Organizational Communication

Organizational Communication is "a system of pathways through which messages flow; patterns of interaction among people who comprise the organization" (Walker, 2004). It can be either formal or informal communication.

In organizational communication, formal communication is communicating specific, structured messages through other channels, like charts or hierarchies. There are three types of channels in formal communication: upward, downward, of horizontal. In upward communication, messages are sent from the bottom levels of an organization up. These can be messages sent from a regular employee, to the management, to the CEO or president of a company. Downward communication occurs when messages of communication are sent down, from the CEO or management to an employee. Finally, horizontal communication is communicating across the same level of work, for example employees sending messages to and from each other in the line of work.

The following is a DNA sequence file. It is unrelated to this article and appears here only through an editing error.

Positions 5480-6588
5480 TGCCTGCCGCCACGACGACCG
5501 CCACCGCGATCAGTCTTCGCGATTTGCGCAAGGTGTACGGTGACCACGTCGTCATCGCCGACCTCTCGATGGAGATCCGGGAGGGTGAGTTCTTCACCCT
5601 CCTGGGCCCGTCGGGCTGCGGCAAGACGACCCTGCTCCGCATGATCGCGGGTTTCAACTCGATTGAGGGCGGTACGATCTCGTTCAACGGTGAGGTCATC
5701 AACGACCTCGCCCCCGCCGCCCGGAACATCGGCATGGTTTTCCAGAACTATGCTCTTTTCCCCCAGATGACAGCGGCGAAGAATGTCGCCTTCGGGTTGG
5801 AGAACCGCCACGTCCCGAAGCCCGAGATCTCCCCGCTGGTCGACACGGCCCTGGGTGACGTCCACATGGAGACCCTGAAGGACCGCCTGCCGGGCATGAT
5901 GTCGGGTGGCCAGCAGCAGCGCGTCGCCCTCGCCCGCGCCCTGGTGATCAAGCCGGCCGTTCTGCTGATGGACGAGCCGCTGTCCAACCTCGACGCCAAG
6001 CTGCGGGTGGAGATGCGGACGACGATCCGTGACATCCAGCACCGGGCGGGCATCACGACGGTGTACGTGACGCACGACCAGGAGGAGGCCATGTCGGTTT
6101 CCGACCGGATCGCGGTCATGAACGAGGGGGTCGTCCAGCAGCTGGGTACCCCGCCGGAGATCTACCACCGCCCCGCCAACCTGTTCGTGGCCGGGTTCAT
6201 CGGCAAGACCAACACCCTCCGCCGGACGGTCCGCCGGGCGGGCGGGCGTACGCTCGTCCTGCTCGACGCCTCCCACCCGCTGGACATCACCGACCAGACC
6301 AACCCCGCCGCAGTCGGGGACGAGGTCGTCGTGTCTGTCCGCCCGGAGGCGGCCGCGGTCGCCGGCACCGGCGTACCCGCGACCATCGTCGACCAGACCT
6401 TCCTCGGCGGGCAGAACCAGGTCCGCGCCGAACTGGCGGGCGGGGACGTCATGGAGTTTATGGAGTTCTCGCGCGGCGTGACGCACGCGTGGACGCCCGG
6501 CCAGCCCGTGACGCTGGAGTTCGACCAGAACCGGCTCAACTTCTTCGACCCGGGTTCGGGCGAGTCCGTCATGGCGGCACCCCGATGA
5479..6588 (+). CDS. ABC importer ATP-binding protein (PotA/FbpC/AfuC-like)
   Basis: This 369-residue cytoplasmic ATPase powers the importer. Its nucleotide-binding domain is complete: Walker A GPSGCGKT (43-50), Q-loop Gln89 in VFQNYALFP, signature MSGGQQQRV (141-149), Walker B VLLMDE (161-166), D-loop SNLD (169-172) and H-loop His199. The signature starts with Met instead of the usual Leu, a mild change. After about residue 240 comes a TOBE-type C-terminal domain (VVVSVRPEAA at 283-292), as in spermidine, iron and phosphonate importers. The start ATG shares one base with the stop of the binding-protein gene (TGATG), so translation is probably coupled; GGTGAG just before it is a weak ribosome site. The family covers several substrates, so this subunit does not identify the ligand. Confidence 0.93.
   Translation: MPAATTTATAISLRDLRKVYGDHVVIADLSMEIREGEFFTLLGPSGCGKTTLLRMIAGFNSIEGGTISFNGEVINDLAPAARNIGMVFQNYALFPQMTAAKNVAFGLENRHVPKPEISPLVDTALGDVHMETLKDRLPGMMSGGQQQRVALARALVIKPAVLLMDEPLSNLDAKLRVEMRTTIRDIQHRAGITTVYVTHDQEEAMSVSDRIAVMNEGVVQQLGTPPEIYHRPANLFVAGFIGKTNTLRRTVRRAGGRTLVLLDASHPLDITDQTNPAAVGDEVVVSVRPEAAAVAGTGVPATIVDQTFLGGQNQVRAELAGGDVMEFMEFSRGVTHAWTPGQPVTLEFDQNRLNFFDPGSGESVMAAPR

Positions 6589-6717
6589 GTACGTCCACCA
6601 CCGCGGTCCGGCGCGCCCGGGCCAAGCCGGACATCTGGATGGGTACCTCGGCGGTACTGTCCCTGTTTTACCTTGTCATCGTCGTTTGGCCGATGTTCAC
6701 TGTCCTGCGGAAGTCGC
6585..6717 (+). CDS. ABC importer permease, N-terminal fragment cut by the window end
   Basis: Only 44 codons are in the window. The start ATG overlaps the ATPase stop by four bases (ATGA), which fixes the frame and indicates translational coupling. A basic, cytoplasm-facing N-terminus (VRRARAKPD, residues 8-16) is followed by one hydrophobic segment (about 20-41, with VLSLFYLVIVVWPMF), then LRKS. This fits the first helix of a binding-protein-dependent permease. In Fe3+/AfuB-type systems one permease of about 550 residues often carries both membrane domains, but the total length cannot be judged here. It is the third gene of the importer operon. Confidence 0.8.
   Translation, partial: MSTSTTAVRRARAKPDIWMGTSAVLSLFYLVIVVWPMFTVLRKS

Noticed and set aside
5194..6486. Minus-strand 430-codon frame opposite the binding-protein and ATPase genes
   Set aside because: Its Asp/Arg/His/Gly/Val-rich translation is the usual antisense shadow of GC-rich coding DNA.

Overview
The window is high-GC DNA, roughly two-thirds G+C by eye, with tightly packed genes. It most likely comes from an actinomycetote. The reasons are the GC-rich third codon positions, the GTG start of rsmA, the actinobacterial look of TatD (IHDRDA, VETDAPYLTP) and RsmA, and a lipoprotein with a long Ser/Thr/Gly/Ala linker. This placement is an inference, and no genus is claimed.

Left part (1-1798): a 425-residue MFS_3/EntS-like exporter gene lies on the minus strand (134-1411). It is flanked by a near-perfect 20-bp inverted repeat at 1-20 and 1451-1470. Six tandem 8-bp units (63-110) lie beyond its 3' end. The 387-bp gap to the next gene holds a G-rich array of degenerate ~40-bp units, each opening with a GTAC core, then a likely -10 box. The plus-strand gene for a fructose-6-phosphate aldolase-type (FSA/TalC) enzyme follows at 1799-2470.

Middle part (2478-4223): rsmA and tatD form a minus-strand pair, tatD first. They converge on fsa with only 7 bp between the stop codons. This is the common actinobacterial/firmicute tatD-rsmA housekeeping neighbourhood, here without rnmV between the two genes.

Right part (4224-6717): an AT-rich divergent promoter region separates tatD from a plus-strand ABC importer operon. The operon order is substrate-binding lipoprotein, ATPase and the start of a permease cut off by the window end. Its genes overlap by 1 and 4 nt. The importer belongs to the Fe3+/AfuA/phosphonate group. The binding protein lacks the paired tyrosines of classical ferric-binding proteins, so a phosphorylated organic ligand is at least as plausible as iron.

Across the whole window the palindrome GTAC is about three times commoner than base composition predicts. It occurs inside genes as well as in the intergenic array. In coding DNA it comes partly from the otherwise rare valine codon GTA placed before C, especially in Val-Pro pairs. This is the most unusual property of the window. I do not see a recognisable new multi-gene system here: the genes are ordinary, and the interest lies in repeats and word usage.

The informal communication in the organizational field of communication is defined as "episodes of interaction that do not reflect officially designated channels of communication" (Walker, 2004). Basically,  people in informal communication can talk and communicate freely amongst themselves, not necessarily in a group either.


Here is a chart showing the flow of communication in the workplace.